the new experiment

From its exterior the laboratory suggests disuse: a grey windowless mass of concrete block ringed by a rusting chain-link fence entwined with clumps of chicory and Queen Anne’s lace. This is intentional. For inside, beneath the glare of a single fluorescent bulb, the scientist toils over his most ambitious experiment to date. He has been indoors for months⁠—his only encounters with fresh air taken as inhalations from a flexible plastic tube fed through a tiny aperture in the wall above his workbench. At the end of each day he meticulously cleans the inside of the tube with a long fine-fiber brush. He stores the brush in a locked drawer and wears the key around his neck on a silver chain.

A cistern of water sits in one corner of the single-room building. A metal safe holding nutrition wafers stands next to it. At night the scientist stretches out on a low cot set against the wall. Creeping through the twilight of semi-consciousness he approaches the hypnagogic border checkpoint and loiters there, stepping over and back across the border in an eccentric shuffle akin to backwoods buck dancing. As he dances he conjures his ideasdarting in and out of lucid dreams, imprinting theories on the inner walls of his mind.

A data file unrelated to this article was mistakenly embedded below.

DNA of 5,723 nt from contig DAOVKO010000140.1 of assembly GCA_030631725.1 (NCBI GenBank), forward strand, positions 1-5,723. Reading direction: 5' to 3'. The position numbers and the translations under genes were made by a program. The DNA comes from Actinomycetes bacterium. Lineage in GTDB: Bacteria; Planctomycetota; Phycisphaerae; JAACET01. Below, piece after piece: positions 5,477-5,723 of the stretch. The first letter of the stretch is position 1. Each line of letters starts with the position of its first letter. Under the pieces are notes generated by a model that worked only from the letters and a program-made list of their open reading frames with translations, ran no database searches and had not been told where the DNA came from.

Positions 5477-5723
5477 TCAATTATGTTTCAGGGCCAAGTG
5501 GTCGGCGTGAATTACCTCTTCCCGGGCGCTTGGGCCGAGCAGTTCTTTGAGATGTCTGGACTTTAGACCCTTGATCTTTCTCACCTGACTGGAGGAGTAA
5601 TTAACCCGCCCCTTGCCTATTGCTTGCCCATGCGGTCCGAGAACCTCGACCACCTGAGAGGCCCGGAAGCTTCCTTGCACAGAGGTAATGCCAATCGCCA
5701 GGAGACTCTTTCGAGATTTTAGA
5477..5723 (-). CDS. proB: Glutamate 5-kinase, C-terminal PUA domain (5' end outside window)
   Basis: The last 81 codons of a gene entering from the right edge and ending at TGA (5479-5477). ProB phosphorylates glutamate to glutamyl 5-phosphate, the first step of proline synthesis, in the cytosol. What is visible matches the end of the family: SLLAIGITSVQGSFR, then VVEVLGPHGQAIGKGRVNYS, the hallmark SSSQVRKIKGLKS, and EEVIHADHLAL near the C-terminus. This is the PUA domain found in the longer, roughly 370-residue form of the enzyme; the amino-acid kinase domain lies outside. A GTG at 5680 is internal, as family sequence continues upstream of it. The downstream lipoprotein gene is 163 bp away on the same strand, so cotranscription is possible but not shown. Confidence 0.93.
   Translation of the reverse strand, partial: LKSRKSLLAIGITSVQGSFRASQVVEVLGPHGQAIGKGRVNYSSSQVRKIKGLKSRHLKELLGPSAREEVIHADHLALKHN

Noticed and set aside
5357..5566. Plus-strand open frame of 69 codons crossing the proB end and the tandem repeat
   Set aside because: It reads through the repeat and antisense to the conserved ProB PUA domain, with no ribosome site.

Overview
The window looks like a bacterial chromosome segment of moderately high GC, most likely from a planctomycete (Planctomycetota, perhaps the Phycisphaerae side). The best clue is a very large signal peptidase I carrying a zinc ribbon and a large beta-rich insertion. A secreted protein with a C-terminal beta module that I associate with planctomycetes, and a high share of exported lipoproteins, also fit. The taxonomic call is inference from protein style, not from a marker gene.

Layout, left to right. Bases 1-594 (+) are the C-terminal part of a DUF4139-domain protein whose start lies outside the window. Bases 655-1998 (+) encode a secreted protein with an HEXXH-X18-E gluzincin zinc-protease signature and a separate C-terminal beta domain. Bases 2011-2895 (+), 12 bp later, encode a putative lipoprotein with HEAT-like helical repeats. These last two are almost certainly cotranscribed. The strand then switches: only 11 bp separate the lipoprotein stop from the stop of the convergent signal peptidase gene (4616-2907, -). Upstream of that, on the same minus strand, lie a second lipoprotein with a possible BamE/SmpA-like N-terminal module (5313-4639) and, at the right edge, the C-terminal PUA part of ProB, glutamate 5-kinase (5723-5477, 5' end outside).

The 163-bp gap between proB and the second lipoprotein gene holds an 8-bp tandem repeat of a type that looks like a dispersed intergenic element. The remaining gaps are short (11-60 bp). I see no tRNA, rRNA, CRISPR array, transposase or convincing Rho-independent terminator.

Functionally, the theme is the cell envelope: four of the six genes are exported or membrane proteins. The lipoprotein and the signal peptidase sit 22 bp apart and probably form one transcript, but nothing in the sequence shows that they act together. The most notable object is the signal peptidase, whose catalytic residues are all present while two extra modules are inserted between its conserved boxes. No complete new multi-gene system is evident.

This current experiment began following the now-infamous ‘centrifuge episode’, in which the scientist’s (former) circular laboratory began rotating in response to the frenetic activity of bodies moving outside its walls. The event scratched the flint of inquiry once again, leading the scientist to abandon the city of his birth and migrate to this forgotten rust-belt town, at the edges of which he established his current laboratory in a former small engine repair shop.

What you may ask is the nature of the experiment. What indeed. Does he even know himself…does he know himself? Does he know himself? What does he know?

(1) Concrete is porous.

(2) Nutrition wafers only come in one flavor: bland.

(3) Eventually the water will run out.

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